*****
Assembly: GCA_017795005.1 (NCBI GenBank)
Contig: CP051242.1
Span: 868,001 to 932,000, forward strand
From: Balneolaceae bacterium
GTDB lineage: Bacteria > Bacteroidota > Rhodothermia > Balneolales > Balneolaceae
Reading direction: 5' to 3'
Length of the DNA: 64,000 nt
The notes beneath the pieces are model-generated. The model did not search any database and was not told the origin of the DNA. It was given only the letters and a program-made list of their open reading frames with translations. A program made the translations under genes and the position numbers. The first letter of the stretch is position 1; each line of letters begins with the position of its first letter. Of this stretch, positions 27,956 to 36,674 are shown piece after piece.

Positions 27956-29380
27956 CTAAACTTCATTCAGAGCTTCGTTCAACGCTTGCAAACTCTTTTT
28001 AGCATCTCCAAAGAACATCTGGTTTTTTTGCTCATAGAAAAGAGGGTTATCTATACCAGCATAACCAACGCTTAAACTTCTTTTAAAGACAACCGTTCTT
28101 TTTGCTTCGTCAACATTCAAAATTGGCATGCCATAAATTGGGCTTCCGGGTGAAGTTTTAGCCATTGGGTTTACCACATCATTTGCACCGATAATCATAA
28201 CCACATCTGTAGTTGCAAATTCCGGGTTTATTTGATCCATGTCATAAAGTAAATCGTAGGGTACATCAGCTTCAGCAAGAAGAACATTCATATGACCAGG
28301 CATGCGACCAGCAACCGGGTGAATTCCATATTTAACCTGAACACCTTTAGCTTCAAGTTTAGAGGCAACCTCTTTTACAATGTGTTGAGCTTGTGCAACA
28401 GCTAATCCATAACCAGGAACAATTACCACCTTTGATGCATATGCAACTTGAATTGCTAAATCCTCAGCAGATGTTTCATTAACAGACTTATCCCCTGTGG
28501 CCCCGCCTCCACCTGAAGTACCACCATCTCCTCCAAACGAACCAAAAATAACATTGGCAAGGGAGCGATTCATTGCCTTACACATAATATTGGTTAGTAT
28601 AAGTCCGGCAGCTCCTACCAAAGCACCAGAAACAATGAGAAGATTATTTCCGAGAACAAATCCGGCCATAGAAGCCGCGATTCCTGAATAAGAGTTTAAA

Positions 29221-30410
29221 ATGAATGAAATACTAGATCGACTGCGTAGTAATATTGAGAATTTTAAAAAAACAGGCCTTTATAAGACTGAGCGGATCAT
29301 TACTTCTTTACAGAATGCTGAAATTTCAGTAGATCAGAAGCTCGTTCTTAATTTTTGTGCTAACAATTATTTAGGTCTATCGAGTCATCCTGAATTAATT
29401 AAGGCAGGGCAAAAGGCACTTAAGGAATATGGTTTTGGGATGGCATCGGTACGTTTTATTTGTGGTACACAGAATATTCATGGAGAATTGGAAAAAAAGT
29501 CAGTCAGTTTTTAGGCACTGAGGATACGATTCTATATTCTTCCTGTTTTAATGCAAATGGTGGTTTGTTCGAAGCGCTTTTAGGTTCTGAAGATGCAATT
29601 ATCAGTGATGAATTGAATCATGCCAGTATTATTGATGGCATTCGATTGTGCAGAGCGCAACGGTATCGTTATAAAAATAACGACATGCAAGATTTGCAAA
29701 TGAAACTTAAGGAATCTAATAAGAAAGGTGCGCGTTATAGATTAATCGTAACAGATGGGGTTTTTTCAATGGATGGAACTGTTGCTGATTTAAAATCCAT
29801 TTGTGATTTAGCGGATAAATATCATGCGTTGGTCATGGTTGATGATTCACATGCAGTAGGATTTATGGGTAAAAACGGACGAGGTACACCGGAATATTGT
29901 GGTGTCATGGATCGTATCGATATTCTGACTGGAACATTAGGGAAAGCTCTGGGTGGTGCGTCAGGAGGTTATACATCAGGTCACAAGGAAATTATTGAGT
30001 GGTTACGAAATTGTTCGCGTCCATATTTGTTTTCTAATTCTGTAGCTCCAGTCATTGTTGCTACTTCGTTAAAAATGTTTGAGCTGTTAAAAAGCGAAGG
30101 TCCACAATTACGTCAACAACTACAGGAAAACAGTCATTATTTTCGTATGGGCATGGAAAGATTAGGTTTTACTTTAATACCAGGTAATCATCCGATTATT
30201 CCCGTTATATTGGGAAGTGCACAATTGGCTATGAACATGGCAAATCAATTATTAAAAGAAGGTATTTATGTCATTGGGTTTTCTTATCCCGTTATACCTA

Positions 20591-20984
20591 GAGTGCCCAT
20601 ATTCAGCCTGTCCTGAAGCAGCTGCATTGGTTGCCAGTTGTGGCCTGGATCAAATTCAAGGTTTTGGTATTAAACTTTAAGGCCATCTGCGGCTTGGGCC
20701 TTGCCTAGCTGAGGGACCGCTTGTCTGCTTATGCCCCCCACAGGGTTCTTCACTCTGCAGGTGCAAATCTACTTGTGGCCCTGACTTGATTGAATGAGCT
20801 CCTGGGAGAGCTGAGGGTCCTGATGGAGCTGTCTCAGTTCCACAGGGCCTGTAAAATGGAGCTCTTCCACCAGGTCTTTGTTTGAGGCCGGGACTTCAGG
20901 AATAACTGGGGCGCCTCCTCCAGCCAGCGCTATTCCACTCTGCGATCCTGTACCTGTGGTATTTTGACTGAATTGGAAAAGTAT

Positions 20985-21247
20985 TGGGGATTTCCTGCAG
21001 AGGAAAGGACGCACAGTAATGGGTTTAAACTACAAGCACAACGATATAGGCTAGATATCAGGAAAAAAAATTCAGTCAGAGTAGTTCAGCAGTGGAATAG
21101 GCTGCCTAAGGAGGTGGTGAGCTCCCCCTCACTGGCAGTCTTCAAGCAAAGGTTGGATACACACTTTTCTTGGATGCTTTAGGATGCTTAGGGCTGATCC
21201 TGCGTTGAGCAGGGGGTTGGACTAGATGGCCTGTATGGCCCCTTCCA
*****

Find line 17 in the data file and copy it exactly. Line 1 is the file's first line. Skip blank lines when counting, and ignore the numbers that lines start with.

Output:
28601 AAGTCCGGCAGCTCCTACCAAAGCACCAGAAACAATGAGAAGATTATTTCCGAGAACAAATCCGGCCATAGAAGCCGCGATTCCTGAATAAGAGTTTAAA